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Unformatted text preview: insight The healthcare industry appears on the brink of a major break- through in altering the healthcare cost curve and improving the quality of care and medical outcomes. But not because of legislation, technological inno- vation, new therapies, or care delivery models. Behavioral economics is already showing tremendous potential as a force of good in the healthcare system. Based on the evidence that when confronted with limited ability, time, information, and other resources, human beings make irrational decisions, behavioral economics is a relatively new discipline, and not always fully understood. But with promising early results and the potential impact so huge, healthcare industry leaders are compelled to examine the possibilities of applying behavioral economics principles. Can Behavioral Economics Alter the Healthcare Cost Curve? By Bret Schroeder, John Sviokla, and Tom Weakland Executive Summary Unhealthy behavior and noncompliance with medical advice are the twin causes of a significant portion of costs in our healthcare system. Of the $2.5 trillion spent annually on healthcare, simply missing appointments and not following medical advice represent nearly $450 billion or 18% of the annual healthcare cost in this country. Unfortunately, these issues have received only cursory attention in the national healthcare debate. There have been many attempts by constituents in the healthcare system to fundamentally change peoples behavior. Perhaps the most notable is smoking cessation. From 1965 to 2006, the smoking rate in the United States has declined to 20.8% from 42%, largely due to increased public awareness about health risks and various organizations cessation initiatives. Today, the science of behavioral economics (BE) offers a wealth of tools to promote healthy behavior. We think there is a tremendous opportunity to use behavioral economics and relatively simple information technology to create new tools to aid companies in managing consumer behavior, and to help citizens improve their quality of life. If healthcare providers, insurers, pharmaceutical manufacturers, and employers were to utilize the science of behavioral economics (BE), they could experience significantly better outcomes while reducing costsfar more than previous behavioral change efforts. In order to take advantage of this opportunity, healthcare stakeholders will need to analyze their healthcare services from a behavioral economics point of view. Then, they will need to design new, innovative interventions, test them quickly in real world settings, and then scale successful programs to capture value and bend the healthcare cost curve. 2 The central premise of behavioral economics is that when confronted with limited resources (e.g., ability, time, information), human beings are not rational and do not make the same economic decisions as if complete and certain information were available. In many ways, this is good news for constituents in the healthcare system. Five key principles of behavioral economics in the healthcare system....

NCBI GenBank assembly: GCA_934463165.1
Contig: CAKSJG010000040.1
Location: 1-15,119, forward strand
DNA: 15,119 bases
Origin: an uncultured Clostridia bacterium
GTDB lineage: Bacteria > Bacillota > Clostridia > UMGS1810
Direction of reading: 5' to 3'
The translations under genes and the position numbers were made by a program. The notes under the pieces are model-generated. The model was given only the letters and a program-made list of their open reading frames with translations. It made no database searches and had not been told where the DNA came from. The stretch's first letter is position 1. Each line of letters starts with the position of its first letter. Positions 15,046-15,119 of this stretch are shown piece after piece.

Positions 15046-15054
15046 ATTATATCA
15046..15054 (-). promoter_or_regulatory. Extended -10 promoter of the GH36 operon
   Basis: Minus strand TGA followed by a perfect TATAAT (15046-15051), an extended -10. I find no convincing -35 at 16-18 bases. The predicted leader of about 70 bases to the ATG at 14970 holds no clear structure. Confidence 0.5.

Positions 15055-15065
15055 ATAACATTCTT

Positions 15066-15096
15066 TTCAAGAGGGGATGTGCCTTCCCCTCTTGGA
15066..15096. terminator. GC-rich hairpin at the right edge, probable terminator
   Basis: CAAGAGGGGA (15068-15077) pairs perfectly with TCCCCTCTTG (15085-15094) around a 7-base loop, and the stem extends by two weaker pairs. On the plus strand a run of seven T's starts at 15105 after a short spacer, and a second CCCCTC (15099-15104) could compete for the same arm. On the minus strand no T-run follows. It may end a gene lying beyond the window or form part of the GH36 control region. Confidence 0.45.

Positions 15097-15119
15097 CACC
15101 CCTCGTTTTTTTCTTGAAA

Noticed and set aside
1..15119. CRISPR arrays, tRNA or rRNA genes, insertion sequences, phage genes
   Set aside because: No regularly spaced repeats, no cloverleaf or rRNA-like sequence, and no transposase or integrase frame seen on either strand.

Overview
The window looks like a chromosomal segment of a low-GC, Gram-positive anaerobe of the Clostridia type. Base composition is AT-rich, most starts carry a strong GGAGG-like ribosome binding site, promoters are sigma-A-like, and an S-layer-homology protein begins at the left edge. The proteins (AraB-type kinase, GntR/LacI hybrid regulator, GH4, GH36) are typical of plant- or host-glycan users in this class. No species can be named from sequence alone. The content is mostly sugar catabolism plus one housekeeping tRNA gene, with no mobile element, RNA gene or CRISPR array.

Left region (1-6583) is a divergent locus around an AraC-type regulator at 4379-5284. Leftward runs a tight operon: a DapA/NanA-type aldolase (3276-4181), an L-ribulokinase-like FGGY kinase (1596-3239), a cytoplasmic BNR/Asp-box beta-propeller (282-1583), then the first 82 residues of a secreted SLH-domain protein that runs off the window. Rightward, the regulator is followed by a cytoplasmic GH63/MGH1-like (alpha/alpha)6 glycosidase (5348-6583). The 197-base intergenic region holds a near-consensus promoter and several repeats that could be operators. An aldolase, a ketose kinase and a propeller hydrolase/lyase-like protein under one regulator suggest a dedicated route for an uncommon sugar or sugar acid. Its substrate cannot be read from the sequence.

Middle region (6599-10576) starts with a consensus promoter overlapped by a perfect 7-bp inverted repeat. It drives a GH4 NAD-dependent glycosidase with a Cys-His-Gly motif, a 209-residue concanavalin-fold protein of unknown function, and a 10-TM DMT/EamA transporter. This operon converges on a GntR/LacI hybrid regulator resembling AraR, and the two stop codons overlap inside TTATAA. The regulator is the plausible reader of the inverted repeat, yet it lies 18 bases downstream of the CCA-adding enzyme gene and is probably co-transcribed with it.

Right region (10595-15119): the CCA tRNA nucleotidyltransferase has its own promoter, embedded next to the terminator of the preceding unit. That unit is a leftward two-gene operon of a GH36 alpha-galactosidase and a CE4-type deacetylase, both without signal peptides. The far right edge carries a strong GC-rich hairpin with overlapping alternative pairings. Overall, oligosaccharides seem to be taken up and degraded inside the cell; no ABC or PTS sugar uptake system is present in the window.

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This note was uploaded on 07/08/2011 for the course BM 501 taught by Professor Kop during the Spring '11 term at Bloomsburg.
- Spring '11